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Tuesday, 5 May 1987
Page: 2567

Mr HUNT —I refer the Prime Minister to Friday's welcome assurance from the Japanese Government that it has no intention of settling trade issues with other countries at the expense of Australia. Is the Prime Minister aware that Australia's share of the quota beef market in Japan has already fallen from 80 per cent to less than 60 per cent? Is he also aware that the United States of America has secured 80 per cent of the offal beef market? In view of this unfortunate outcome for Australian beef producers of the last four-year beef agreement negotiations with Japan due to the political pressures from the United States, will he on this occasion match the status of the negotiations of the United States in 1983 when Vice-President Bush on several occasions led the negotiations personally? Will he visit Tokyo during the forthcoming negotiations on the new beef agreement as requested yesterday by the Cattle Council Australia President, Mr Peart?

Mr HAWKE —I thank the honourable gentleman for his question. I quite readily acknowledge the continuing real interest that he has in the matter canvassed in his question. Let me say that the Government is very closely monitoring, as I think the honourable gentleman knows, developments in the United States-Japan trade issues, including, of course, the question of access to the Japanese beef market. I am aware of the trend in the statistics to which the honourable gentleman referred in his question. The United States has apparently asked Japan to remove all import quota restrictions on beef from 1 April next year. Australia should benefit from any substantial liberalisation of the Japanese beef market provided, of course, that it was done on a non-discriminatory global basis. But we are concerned that Japan and the United States might be inclined, as the honourable gentleman implied, to resolve their trade differences bilaterally on a basis which could even further disadvantage Australia's beef trade after the current beef access agreements between Australia and Japan and the United States and Japan expire on 31 March next year.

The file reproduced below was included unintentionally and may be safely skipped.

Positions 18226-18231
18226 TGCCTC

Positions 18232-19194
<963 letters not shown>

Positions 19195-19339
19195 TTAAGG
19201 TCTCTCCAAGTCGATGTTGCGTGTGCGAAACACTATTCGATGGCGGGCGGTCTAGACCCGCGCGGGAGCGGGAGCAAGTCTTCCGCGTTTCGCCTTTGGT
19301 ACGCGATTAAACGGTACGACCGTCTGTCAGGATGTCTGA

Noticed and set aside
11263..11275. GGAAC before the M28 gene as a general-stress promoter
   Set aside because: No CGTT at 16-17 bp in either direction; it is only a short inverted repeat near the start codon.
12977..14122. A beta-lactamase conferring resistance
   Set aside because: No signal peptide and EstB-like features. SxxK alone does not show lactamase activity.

I remind the honourable member-of course, he knows this-that negotiations for a successor bilateral agreement between Australia and Japan are expected to commence in the second half of this year. The Japanese have been made fully aware, I can assure the honourable gentleman, of our concerns about the present agreement and its discrimination in favour of United States beef which, again, was reflected in the honourable member's question. Without any doubt, the Japanese know that we expect this issue to be addressed in the new agreement to be negotiated between us. I can say that the matter was raised, for example, at the Australia-Japan ministerial committee meeting in January of this year. I believe that my personal intervention at this early stage would be premature. I remind the honourable gentleman that the Minister for Trade, during his forthcoming visit to Washington, will be making very clear this Government's concern that the United States should not seek to resolve its problems with Japan at the expense of our beef producers. That will be made very clear by the Minister when he goes to Japan. Let me say also that the Minister for Primary Industry is scheduled to visit Japan in June. Again, I assure the honourable gentleman that the beef trade will be one of the priority matters for his discussions with relevant Japanese Ministers.

So I can assure the honourable gentleman that the Government, in the ways I have been describing, will be taking every step that it can to maintain and, if possible, increase our beef market in Japan. Our beef producers, who are amongst the most efficient in the world, are entitled, I believe, as I am sure all honourable members would believe, to that share. I say finally to the honourable gentleman that I have the greatest confidence in my two Ministers who are directly responsible in this matter, the Minister for Trade and the Minister for Primary Industry. I think that is a confidence that the honourable gentleman would share with me. I simply say in conclusion, however, that, should my Ministers believe that at some stage of the negotiations my personal involvement would significantly assist, of course I would be prepared to respond positively to that suggestion.